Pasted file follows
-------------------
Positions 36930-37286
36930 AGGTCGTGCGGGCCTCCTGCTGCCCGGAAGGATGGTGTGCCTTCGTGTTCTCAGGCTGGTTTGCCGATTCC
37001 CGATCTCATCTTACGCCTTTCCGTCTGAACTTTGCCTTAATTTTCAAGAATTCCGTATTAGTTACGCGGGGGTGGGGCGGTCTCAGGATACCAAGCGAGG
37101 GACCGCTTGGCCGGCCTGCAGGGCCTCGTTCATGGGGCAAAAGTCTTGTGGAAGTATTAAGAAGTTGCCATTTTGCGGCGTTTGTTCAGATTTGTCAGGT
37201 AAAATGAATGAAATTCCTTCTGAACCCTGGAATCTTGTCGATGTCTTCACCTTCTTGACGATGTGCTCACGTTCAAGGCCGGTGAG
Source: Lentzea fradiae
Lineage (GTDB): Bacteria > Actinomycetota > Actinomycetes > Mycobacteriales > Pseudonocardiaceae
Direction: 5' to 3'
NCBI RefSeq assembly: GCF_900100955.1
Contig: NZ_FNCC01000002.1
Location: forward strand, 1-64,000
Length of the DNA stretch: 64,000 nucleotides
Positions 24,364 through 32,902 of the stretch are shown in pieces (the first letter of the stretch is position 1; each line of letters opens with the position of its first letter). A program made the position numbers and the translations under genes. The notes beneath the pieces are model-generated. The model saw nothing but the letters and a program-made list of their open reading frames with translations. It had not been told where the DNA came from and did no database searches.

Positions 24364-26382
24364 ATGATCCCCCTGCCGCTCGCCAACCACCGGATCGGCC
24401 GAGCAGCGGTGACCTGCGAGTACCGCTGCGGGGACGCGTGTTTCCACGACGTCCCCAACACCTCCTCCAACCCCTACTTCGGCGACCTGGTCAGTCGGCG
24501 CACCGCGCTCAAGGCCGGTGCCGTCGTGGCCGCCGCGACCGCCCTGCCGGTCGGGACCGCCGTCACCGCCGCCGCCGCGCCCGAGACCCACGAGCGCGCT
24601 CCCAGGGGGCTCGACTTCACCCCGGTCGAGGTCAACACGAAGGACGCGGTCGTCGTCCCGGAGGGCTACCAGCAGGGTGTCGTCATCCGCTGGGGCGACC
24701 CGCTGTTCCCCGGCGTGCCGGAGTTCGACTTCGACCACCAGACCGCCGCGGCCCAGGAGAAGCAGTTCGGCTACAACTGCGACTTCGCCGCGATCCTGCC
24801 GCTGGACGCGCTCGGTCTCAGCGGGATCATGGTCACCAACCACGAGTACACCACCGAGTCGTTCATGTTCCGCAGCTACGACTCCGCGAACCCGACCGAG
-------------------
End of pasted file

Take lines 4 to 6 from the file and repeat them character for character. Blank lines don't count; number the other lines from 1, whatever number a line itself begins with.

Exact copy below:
37101 GACCGCTTGGCCGGCCTGCAGGGCCTCGTTCATGGGGCAAAAGTCTTGTGGAAGTATTAAGAAGTTGCCATTTTGCGGCGTTTGTTCAGATTTGTCAGGT
37201 AAAATGAATGAAATTCCTTCTGAACCCTGGAATCTTGTCGATGTCTTCACCTTCTTGACGATGTGCTCACGTTCAAGGCCGGTGAG
Source: Lentzea fradiae